ISSN: 0970-938X (Print) | 0976-1683 (Electronic)

Biomedical Research

An International Journal of Medical Sciences

Research Article - Biomedical Research (2017) Volume 28, Issue 7

Effects of Chlamydia pneumonia infection on progression of coronary heart disease in elderly patients

Min Zhou*, Hongmin Wu, Lanju Yang, Hengchen Yao*, Guangyong Huang and Yuzeng Xue

Department of Cardiology, Liaocheng People's Hospital, Shandong University, Liaocheng, PR China

*Corresponding Authors:
Min Zhou
Department of Cardiology
Liaocheng People's Hospital, Shandong University
PR China

Hengchen Yao
Department of Cardiology
Liaocheng People's Hospital, Shandong University
PR China

Accepted on December 1, 2016

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This study explored the effects of Chlamydia pneumoniae (Cpn) infection in elderly patients with Coronary Heart Disease (CHD), as well as related treatment strategies. Serum levels of Endothelin-1 (ET-1), Interleukin-6 (IL-6), C-reactive protein, fibrinogen, soluble vascular cell adhesion molecule-1, and cardiac troponin-1 were determined in 81 elderly CHD patients with Cpn infection (group A) and 82 elderly CHD patients without Cpn infection (group B). Patients in group A were treated with oral azithromycin; serum Cpn-immunoglobulin (Ig) M and (Ig) G levels in group A were measured before and after treatment. Levels of various indicators in group A were higher than those in group B (P<0.05), while the titres of Cpn-IgA and Cpn-IgG in group A were lower than those in group B (P<0.05). Cpn infection may result in increases in inflammatory factors. Azithromycin treatment may reduce the antibody titer, which may reduce the incidence of adverse events in elderly patients with coronary heart disease.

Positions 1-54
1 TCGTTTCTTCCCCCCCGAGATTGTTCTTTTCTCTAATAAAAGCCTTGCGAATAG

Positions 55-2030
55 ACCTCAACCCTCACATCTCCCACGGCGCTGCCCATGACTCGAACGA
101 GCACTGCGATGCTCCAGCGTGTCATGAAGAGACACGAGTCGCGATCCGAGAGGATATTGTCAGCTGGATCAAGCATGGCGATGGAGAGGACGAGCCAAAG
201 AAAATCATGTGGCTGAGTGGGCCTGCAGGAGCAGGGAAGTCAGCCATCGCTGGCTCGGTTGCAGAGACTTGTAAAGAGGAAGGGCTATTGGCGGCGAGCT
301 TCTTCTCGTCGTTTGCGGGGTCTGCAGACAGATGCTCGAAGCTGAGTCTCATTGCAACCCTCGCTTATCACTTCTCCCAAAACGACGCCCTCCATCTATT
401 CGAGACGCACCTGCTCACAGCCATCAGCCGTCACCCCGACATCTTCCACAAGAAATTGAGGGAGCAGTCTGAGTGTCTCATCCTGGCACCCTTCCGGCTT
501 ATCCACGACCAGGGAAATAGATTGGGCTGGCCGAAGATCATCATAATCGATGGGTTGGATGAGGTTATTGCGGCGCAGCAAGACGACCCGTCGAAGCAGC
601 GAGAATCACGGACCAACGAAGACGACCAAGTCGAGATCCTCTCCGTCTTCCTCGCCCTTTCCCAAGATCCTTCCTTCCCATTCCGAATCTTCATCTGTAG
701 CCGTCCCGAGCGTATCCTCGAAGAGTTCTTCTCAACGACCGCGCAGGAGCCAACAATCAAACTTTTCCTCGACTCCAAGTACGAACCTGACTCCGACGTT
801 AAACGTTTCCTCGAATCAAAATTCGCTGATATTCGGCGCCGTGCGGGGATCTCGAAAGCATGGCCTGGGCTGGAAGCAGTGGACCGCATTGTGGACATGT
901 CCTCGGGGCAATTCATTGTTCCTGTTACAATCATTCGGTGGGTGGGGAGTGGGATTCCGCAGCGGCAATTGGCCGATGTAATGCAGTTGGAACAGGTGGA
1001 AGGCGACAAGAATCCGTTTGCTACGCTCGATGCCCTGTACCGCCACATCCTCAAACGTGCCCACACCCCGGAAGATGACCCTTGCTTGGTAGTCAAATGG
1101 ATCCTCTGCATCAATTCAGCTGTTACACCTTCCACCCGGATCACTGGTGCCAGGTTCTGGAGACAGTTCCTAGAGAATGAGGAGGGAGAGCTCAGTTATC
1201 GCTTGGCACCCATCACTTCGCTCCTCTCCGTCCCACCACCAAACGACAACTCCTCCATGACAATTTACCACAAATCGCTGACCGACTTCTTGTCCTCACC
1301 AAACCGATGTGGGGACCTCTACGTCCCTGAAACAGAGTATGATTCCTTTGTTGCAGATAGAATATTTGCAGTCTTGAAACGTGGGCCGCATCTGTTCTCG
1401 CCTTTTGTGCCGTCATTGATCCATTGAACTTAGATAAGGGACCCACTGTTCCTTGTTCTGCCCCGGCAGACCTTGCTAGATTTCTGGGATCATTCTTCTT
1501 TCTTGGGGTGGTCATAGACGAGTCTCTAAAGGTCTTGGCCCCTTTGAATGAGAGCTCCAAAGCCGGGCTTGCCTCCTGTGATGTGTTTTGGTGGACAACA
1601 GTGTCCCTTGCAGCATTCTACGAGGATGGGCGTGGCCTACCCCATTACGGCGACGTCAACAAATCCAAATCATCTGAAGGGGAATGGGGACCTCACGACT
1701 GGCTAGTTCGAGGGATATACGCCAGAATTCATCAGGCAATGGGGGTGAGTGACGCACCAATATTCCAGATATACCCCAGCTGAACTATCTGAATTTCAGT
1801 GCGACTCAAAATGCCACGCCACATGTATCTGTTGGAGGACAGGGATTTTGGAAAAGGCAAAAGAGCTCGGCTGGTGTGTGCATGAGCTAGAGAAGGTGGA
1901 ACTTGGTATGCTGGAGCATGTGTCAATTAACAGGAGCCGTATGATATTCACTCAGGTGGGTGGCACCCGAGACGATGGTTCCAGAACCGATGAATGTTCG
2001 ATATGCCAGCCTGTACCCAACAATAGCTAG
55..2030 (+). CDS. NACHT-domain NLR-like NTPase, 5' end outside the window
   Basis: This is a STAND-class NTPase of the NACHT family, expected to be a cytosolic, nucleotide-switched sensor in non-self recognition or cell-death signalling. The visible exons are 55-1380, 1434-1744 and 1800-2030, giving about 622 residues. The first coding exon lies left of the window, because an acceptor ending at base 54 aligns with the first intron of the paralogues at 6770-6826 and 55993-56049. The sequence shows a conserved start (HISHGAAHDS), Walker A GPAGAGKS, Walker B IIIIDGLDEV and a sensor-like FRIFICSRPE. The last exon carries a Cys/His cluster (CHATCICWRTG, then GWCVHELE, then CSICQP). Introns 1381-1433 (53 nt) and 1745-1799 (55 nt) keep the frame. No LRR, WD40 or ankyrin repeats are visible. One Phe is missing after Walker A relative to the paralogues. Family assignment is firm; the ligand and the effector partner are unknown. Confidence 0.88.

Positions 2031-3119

Chlamydia pneumonia infection, Elderly patients, Coronary heart disease.


Coronary Heart Disease (CHD) is common in the elderly and results from atherosclerosis. Inflammatory reactions play a major role in CHD [1], and plaque inflammation is a key factor in plaque instability. The activation of inflammation and immune cells play key roles in the loss and rupture of collagen fiber caps [2,3], and plaque rupture could lead to adverse cardiovascular events [4]. Chlamydia pneumoniae (Cpn) infection can cause an increase in inflammatory factors such as C-Reactive Protein (CRP) and others [5], which would promote the occurrence and development of plaque inflammation through inflammatory cytokines or pneumoniaassociated phospholipase D [6,7]. Cpn can cause pneumonia, bronchitis, myocarditis [8], endocarditis [9], and pericarditis [10], which can result in vascular inflammation [11], and may lead to acute cardiac and cerebrovascular events [12]. However, the correlation between Cpn and CHD in the elderly remains unclear. We retrospectively analysed clinical data of 163 elderly patients with CHD, 81 of who received azithromycin for Cpn infection, and evaluated multiple inflammatory factors to determine the effects of Cpn infection on CHD in the elderly.